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The Department of Health and Human Services has updated its HIV treatment and prevention guidelines for pregnant people and their infants.
A 30-year retrospective review of abnormalities among infants born to women using antiretrovirals shows low, consistent levels.
Study results confirm that dolutegravir is a safe and effective treatment for pregnant women with HIV.
But new data add to the evidence that mother-to-infant transmission of the coronavirus appears to be rare.
The findings highlight an ongoing need for better integration of HIV care with sexual and reproductive health care.
PrEPception, breast feeding and HIV trial participation are front and center in updated federal guidelines.
This finding comes from a small focus group of mothers living with HIV in Canada, most of them born in low-income nations.
Among 64 pregnant women who tested positive for SARS-CoV-2, none of their newborns tested positive.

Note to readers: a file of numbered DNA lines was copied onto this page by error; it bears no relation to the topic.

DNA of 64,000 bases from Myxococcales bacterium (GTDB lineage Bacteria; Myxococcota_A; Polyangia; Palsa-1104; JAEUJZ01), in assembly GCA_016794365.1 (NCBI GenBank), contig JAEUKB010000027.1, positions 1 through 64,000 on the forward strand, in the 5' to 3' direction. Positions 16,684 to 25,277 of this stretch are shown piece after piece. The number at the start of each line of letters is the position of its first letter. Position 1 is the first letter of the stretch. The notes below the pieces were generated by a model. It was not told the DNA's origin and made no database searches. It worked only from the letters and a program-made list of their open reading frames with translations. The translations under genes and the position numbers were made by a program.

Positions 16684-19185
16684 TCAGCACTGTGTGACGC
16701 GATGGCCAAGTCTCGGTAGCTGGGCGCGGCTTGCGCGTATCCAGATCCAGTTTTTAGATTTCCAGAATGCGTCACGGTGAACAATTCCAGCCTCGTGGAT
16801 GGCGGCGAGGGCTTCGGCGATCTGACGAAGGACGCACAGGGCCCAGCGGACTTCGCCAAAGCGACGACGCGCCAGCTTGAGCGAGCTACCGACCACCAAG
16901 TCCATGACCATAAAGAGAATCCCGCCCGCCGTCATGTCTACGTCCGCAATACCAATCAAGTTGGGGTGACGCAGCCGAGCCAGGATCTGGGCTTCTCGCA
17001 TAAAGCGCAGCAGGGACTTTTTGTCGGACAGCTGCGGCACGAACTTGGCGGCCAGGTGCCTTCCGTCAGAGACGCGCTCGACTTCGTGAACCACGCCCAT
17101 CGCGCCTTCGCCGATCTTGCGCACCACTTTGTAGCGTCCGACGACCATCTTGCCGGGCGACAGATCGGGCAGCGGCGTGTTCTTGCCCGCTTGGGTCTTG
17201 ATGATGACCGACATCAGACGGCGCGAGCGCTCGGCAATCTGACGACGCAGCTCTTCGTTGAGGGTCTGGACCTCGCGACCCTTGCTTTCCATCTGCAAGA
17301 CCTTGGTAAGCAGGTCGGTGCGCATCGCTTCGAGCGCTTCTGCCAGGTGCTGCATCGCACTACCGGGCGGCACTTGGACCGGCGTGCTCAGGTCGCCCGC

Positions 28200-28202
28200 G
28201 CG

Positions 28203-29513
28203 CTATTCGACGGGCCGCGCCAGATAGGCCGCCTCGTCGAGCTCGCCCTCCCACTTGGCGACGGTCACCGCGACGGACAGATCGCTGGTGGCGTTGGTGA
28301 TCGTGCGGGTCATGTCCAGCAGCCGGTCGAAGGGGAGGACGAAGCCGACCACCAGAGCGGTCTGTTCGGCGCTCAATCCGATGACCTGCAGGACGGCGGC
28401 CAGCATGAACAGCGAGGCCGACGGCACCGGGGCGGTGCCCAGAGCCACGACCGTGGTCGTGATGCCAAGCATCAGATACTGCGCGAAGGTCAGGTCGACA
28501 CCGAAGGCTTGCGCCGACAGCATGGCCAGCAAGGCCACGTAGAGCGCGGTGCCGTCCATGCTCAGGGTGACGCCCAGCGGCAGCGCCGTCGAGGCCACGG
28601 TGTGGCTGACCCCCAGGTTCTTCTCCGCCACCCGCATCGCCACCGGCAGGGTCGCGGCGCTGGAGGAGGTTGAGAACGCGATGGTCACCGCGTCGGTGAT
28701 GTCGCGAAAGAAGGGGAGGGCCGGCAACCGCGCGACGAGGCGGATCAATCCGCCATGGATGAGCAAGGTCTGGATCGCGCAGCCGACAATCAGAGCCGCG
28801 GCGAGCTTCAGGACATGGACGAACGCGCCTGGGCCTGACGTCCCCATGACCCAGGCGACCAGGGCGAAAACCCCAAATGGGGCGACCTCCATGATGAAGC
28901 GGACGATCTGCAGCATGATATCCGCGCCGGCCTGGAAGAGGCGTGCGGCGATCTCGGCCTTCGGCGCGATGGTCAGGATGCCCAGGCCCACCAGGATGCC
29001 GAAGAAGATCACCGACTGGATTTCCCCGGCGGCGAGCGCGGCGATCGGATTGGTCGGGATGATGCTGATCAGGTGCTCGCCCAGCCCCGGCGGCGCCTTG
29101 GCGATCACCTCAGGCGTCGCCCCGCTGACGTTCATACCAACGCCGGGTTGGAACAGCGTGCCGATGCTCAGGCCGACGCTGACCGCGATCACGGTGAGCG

There are many adults today who acquired HIV early in life. Learn about challenges and strength of young female long-term HIV survivors.
On average, it took 37 days for mothers-to-be to clear symptoms of coronavirus infection.
The Well Project asked A Girl Like Me blogger Heather O’Connor about breastfeeding as a woman living with HIV in the United States.
A new UNAIDS report indicates that ambitious targets to prevent and treat HIV in babies and children are not being met.
A 2018 report had suggested that HIV-positive women’s use of the drug at conception increased the risk of the rare birth defects.
For pregnant women with HIV, dolutegravir-based regimens are apparently safest.
The study randomized women starting HIV treatment during their third trimester to dolutegravir- or efavirenz-based antiretroviral regimens.
Updated recommendation includes testing for pregnant women during each pregnancy.
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